What about You?  Are You moved by competition in Toastmasters or Radiosport? 
If so..... Tell me about it.

WQ6X Wanders Weirdly thru another Cinco-de-Contest

For many years I have found one excuse after another to work the Cinco-de-Contest weekend. 
Last year I wrote up a pair of "Blast from the Past" BLOGs about this unique weekend, as well
as the contest activity for that weekend:
  1. [x] WQ6X prepares for another Cinco-de-Contest Weekend
  2. [x] WQ6X prepares for Cinco-de-Contest Weekend - Pt. 2
  3. [x] WQ6X Wangles & Wrangles Stereo-Cw for yet another
          Cinco-de-Contest Weekend (2019)
Keeping all 4 contests running concurrently requires proper planning and orchestration. 
Technically all the events were mixed-mode (Cw & Ssb), altho to make things easier,
as WQ6X the choice was made to run only Cw and leave the Ssb QSOs for NX6T.
Unlike previous years, finding the
time for the ARI Dx contest amidst the
4 state QSO Parties never happened.  Overall the goal to Dual-OP another contest weekend was successful. 

Unfortunately the audio-mixing box ended up producing too much hum and was prone to RFI when the FT-1000mp was transmitting thru the MFJ tuner to the 8JK inverted vee.  Until the unit can
be properly bypassed and grounded,
it is not ready for full-fledged contest operation at the W7AYT QTH.
Altho the 4 state QSO parties use different formats for county identifiers, several years ago the N1MM developers developed a way to use a single log entry screen to log all 4 contests.

While it is possible to separate the QSOs for each contest, it turns out the combined Cabrillo file can be submitted for each contest and the LCR (Log Checking Robot) can sort it out later.
I was elected to start up the QSO parties from NX6T remotely starting at 5:20am.  Usually I am going to bed at 5am after running contest operations in the middle of the night.  Altho I had a Zoom video conference at 9am, running Zoom on the laptop allowed me to run VNC Viewer on the large monitor and S&P in between presentations during a BOR-ing District meeting.  During Saturday afternoon,
I found time to run as WQ6X from Concord.  At 03:00z I resumed NX6T operations from STN-2 until the 7QP ENDED AT 07:00Z.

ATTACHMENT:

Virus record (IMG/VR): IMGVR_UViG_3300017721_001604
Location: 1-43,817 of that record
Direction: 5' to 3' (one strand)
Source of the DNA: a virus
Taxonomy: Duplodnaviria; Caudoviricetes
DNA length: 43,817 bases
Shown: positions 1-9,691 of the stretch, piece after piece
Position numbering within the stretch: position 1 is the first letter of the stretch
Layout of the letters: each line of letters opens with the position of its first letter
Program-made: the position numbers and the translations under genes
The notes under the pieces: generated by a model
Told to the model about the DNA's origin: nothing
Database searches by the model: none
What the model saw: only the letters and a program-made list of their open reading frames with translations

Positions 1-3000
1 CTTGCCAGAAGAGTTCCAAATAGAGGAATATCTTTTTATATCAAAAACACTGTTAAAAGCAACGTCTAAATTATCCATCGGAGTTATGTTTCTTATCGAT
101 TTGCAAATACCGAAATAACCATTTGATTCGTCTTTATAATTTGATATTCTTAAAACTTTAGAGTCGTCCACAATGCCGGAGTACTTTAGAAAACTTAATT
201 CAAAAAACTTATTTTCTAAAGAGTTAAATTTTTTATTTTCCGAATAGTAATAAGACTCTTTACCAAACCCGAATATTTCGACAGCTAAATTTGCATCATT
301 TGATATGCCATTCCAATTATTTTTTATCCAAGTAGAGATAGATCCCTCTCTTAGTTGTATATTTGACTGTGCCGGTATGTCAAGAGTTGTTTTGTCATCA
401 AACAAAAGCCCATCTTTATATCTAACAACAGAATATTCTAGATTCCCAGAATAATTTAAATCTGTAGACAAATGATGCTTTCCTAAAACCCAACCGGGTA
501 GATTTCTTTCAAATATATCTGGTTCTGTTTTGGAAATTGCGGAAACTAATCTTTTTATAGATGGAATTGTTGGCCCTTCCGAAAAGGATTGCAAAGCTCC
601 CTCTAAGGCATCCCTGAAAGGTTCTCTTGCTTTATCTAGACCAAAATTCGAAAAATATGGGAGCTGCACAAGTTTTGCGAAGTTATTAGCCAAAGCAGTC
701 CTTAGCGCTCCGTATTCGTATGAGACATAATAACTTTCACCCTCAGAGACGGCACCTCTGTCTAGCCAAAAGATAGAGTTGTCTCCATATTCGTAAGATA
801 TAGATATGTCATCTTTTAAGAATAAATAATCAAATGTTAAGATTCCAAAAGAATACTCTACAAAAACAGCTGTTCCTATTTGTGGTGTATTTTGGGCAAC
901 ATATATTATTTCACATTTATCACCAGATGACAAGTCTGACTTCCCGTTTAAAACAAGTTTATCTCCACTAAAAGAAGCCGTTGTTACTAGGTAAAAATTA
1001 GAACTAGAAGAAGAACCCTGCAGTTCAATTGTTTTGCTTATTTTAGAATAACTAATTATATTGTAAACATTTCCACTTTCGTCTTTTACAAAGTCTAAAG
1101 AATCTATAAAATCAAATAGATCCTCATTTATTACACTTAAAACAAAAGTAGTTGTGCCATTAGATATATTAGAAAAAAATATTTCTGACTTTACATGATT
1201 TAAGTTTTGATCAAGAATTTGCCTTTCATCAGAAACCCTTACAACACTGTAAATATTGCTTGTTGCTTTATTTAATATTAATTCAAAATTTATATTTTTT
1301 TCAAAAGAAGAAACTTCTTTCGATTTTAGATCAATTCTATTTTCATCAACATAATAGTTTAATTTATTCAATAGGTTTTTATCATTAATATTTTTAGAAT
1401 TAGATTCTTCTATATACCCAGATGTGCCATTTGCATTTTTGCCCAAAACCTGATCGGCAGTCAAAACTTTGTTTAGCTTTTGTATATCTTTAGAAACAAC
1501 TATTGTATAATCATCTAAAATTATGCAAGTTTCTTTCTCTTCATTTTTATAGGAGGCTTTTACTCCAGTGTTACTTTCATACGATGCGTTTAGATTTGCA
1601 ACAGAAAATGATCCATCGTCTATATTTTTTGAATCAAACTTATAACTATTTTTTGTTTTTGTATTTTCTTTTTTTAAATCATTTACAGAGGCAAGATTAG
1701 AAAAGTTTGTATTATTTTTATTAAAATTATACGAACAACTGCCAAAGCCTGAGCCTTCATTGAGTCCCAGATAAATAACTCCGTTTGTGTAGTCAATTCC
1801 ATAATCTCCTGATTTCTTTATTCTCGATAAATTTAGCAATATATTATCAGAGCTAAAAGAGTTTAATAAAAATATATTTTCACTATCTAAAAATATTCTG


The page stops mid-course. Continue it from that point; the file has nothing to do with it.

During the operating stints @NX6T the overall plan was to work internet spots for each QSO Party until the bandmap was exhausted; then call CQ for each QSO Party GiG.  Unfortunately, much of
the time I received more calls from OUTSIDE each QSO party than from in the QSO Party states. 
I wrote about this frustration earlier - [CLICK HERE] to read about that.

Looking at the 3830 submissions for each contest, it would seem that NX6T was beat out by
NV9L and her husband WB9Z - well done you two.

Did You work the state QSO Parties?
Is NX6T in YOUR Log?

Wednesday, May 6, 2020

If You're Gonna DoIt, then DOIT Right

In recent years, out of seeming-nowhere an envelope appears at my P.O. Box or an unexpected e-Mail arrives, delivering another 1st-place certificate from the previous year's state QSO parties. 
I have won 1st-place awards submitting logs with less than 10 QSOs.  I guess Woody Allen was
right - "sometimes just showing up is over 1/2 of the game.
In the olden daze, I used to screw around in state QSO parties; because back then I didn't really
"take it seriously", I rarely sent in a log.  Then I discovered that careless attitude cost me being awarded a lot of high-place finish certificates; all that was needed was taking 5 minutes to post
a score on the 3830 Scores website and e-mail a file attachment of the .Log file for a given event.

The important point to understand in all this is NoT WQ6X that  was the BEST Single-OP in these events, only that I submitted the highest scoring log for that category.  Often, other participants made WaY more QSOs but either they failed to submit a log or for whatever reason, the log was disqualified or made a Checklog, giving WQ6X a 1st-place for that event.